Summit to discuss consultants’ plan for Weston hospital’s A&E
PUBLISHED: 08:00 08 March 2019 | UPDATED: 12:18 08 March 2019
A proposal which could see Weston General Hospital’s A&E department reopen overnight will be discussed at a summit on Saturday.
Cllr Richard Nightingale has called the meeting to enable the public to find out more about the model which has been put forward by consultants from Weston General Hospital.
The plan involves inpatient teams supporting emergency doctors and the consultants’ body believes it would enable the A&E to reopen over night permanently.
MORE: CCG defends planned changes to Weston General Hospital’s A&E department.
Cllr Nightingale says the model has not been properly scrutinised as part of the consultation into the future of Weston General Hospital.
Last month, the Bristol, North Somerset and South Gloucestershire Clinical Commissioning Group (CCG), which is leading the Health Weston reforms, recommended A&E should not reopen at nights in the long term, with a medically-led service between 8am-10pm seven days a week its preferred option.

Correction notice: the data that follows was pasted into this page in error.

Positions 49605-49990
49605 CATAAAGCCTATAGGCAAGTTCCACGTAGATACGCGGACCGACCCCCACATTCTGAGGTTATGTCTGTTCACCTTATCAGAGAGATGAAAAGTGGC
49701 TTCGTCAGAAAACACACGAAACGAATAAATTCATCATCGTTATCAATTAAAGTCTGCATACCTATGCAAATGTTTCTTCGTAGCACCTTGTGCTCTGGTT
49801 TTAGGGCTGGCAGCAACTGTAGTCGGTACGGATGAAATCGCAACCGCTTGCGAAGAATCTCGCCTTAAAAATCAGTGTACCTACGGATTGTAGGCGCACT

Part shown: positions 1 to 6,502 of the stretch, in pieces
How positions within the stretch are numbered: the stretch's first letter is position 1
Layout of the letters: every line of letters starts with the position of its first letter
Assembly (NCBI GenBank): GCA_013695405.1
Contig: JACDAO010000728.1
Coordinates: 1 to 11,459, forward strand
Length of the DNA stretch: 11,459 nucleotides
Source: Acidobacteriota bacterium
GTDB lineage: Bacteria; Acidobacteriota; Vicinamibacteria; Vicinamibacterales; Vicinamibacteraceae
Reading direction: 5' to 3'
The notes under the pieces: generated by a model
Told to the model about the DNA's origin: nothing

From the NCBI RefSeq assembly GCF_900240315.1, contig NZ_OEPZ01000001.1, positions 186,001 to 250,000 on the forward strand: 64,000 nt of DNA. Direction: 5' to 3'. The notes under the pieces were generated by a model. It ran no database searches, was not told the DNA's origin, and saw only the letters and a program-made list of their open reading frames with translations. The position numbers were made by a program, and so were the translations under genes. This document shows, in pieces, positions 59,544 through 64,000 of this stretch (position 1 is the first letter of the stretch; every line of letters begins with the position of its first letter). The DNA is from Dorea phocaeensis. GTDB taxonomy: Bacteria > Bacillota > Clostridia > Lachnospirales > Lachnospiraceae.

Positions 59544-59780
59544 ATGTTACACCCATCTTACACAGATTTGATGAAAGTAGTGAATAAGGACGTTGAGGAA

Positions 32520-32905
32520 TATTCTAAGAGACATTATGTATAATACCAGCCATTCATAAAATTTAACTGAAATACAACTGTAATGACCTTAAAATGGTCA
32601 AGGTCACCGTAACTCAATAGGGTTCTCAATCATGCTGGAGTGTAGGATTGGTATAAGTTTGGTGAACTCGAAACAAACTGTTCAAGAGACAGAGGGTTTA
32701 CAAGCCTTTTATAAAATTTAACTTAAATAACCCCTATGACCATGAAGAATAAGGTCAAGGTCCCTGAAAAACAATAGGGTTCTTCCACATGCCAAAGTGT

The CCG is holding a consultation on the proposed changes, which will run until May 24.
Cllr Nightingale has organised the summit to enable members of the public to listen to the proposal and answer questions.
He said: “There is a real ongoing concern about the current overnight closure of Weston General Hospital’s Accident and Emergency Department.
“My further concern is that although we have a proposal crafted by hospital consultants on the table, it is worrying that this does not seem to form part of the future plans for our hospital.
“When hospital staff say they have found a safe and manageable solution to resolve the closure, the Bristol, North Somerset and South Gloucestershire Commissioning Group, who are considering the department’s future, need to carefully and fully consider this solution.
“There needs to be a constructive and open discussion by all parties and this can only be done by bringing everyone together - residents, consultants, doctors, nurses and the clinical commissioning croup as the decision makers.
“I feel it’s really important everyone should have an opportunity to have their say in the hospital’s future.
“We also need to have a wide range of views from clinicians across the country whose A&E departments are open 24/7.
“I have invited all of them to a health summit, with the aim of finding a solution to this worrying issue.”
Professor Parag Singhal, consultant endocrinologist, said: “A downgrading of Weston hospital will deprive the local community of the care they deserve and we should try to explore every possible solution.
“This health summit is being organised to discuss different models proposed by the Bristol, North Somerset and South Gloucestershire Commissioning Group and the consultant body and to seek views of clinicians and the public.”
The summit is taking place at Victoria Methodist Church hall, on Saturday, at 6pm.